Bat mitzvah has earlier origins in nineteenth-century Europe; see Norma Baumel Joseph, ... Women and American Judaism, 223–34, quotation, 223; Paula Hyman, ...
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Author: Catherine A. Brekus
Publisher: Univ of North Carolina Press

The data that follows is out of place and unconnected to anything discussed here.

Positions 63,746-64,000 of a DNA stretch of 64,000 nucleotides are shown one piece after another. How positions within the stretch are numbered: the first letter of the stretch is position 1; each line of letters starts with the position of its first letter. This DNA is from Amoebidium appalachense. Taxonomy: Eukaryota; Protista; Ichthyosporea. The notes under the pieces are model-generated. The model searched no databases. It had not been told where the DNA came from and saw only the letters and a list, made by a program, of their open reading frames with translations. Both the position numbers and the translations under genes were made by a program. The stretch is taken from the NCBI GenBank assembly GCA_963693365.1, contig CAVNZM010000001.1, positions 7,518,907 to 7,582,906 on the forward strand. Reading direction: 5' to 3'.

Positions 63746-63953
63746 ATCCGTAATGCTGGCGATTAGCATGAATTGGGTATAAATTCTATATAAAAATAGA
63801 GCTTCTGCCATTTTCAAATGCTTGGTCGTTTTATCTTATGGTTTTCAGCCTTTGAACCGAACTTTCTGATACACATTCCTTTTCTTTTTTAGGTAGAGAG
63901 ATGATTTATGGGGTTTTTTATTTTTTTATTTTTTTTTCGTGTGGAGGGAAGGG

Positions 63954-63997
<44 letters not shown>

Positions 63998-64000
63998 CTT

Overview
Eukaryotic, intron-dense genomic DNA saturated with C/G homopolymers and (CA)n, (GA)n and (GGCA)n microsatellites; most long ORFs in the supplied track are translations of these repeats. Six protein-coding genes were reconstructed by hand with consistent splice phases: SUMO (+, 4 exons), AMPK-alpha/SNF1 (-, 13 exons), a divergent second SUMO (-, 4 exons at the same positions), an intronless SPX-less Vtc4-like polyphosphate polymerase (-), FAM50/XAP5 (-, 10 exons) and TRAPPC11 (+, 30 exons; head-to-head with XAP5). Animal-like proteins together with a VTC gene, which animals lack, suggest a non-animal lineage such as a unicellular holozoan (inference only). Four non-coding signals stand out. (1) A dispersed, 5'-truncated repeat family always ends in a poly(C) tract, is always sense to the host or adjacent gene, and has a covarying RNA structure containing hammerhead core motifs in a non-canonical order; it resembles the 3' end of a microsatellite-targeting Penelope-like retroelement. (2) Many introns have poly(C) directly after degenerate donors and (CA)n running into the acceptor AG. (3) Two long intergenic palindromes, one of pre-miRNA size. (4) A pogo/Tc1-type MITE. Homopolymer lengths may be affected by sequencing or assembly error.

More than a generation after the rise of women's history alongside the feminist movement, it is still difficult, observes Catherine Brekus, to locate women in histories of American religion. Mary Dyer, a Quaker who was hanged for heresy; Lizzie Robinson, a former slave and laundress who sold Bibles door to door; Sally Priesand, a Reform rabbi; Estela Ruiz, who saw a vision of the Virgin Mary--how do these women's stories change our understanding of American religious history and American women's history? In this provocative collection of twelve essays, contributors explore how considering the religious history of American women can transform our dominant historical narratives. Covering a variety of topics--including Mormonism, the women's rights movement, Judaism, witchcraft trials, the civil rights movement, Catholicism, everyday religious life, Puritanism, African American women's activism, and the Enlightenment--the volume enhances our understanding of both religious history and women's history. Taken together, these essays sound the call for a new, more inclusive history. Contributors: Ann Braude, Harvard Divinity School Catherine A. Brekus, University of Chicago Divinity School Anthea D. Butler, University of Rochester Emily Clark, Tulane University Kathleen Sprows Cummings, University of Notre Dame Amy Koehlinger, Florida State University Janet Moore Lindman, Rowan University Susanna Morrill, Lewis and Clark College Kristy Nabhan-Warren, Augustana College Pamela S. Nadell, American University Elizabeth Reis, University of Oregon Marilyn J. Westerkamp, University of California, Santa Cruz